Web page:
Hector Berlioz is one of the most idiosyncratic composers of the 19th century. He was the foremost French composer at a time when the main artistic endeavours of his country were in literature and the visual arts. He had deep roots in classicism yet his music fully embodied the romantic idiom and he massively contributed to the further development of Romanticism. During his lifetime he was also considerably well known as a music critic and conductor and wrote a Treatise on Instrumentation, a milestone in the evolution of the modern orchestra.
Berlioz was born in La Côte-Saint-André in 1803, the eldest son of a prominent doctor of great intellect and liberal outlook, who taught his son French and Latin literature, geography and gave him rudimentary lessons on the flageolet. He later went on to study flute and guitar with other teachers.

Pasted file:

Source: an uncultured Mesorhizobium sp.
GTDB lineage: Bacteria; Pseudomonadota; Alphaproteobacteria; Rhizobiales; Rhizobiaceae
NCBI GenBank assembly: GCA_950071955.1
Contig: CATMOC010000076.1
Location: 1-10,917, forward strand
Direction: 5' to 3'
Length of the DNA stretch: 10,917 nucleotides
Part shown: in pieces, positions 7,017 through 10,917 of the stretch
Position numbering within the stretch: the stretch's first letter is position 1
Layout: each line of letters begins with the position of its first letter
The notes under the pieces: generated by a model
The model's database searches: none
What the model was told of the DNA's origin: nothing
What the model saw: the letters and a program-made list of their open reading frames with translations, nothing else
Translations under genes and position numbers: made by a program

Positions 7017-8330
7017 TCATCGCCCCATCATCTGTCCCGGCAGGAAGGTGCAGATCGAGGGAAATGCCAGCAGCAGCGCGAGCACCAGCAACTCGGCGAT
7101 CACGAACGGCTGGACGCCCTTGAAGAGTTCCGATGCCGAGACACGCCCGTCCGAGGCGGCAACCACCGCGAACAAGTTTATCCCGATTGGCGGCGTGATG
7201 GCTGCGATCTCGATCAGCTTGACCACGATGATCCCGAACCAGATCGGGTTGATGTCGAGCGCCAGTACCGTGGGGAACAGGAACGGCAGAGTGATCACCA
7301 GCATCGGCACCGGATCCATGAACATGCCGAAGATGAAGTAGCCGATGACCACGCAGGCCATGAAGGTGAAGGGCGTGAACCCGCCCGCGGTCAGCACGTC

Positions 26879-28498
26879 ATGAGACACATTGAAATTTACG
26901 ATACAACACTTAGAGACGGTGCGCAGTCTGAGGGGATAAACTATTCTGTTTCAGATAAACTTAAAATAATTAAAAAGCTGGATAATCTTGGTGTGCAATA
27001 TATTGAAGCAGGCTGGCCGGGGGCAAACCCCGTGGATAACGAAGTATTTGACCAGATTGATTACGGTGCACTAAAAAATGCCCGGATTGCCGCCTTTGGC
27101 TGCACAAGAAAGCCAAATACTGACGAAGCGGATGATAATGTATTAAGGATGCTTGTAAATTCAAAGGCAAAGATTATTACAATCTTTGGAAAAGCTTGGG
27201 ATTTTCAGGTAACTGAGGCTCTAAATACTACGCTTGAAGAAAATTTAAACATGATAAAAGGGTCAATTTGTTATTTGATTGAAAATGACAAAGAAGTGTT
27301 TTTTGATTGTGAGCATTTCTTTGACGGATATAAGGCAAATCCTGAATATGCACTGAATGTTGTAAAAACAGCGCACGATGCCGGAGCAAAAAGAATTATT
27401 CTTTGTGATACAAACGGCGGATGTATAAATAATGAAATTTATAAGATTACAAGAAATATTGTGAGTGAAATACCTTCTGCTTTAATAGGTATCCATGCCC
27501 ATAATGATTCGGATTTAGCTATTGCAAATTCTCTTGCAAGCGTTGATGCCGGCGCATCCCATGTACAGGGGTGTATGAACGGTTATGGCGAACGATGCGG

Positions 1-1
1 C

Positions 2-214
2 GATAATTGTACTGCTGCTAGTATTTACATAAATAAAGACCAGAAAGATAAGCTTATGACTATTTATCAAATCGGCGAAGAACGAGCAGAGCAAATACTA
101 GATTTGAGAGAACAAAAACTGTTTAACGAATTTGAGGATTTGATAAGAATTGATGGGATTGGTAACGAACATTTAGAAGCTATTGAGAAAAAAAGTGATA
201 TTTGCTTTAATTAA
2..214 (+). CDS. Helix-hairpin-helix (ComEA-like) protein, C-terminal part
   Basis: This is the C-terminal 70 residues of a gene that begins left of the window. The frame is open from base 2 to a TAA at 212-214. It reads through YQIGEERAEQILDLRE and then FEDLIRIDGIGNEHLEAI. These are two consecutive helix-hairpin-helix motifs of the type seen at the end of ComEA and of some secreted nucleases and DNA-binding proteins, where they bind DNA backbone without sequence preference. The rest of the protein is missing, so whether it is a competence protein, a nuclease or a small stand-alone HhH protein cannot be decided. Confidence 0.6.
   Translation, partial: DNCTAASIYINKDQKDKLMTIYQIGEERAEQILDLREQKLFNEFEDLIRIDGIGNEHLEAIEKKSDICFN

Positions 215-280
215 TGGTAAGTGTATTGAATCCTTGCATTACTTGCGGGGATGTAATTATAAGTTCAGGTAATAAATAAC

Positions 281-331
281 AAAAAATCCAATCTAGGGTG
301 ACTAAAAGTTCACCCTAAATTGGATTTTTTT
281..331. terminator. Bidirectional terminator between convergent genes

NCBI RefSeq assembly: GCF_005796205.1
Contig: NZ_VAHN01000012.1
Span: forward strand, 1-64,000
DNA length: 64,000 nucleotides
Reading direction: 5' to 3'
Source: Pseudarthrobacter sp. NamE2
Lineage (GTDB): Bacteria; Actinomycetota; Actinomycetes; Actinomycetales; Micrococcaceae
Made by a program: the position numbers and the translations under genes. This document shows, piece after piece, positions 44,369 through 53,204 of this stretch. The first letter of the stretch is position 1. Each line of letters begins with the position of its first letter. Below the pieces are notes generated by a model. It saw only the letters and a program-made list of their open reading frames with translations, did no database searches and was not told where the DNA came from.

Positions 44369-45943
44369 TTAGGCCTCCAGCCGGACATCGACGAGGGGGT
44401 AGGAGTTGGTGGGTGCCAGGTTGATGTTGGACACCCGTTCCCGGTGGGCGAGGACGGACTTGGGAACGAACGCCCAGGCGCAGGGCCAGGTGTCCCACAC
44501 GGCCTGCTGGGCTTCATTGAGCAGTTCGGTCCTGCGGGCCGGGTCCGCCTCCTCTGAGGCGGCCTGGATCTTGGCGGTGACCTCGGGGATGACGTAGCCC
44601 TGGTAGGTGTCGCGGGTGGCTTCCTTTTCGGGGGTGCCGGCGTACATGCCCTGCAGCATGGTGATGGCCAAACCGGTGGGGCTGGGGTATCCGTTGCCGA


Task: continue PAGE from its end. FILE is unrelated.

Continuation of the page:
Interestingly, Berlioz never learned the piano and could not play more than a few chords. He learned harmony entirely without reference to a keyboard. As a young teenager, he began to compose ambitiously, but very little survives from this time. His musical horizons were still narrow by the time he was sent to study medicine in Paris in 1821 and he had never heard music by the major composers such as Beethoven, nor had he ever seen a full score. This changed when, within months of his arrival in Paris, he became a regular attendee at the Paris Opéra. Works by Gluck and Salieri made a lasting impression on him and he spent time at the Conservatoire library as often as he could, eventually being admitted to the composition class of Jean-François Le Sueur after being introduced to him by a friend. In was in these years that he focused on large-scale orchestral works for the first time. After eventually quitting his medical studies, he dedicated himself fulltime to music.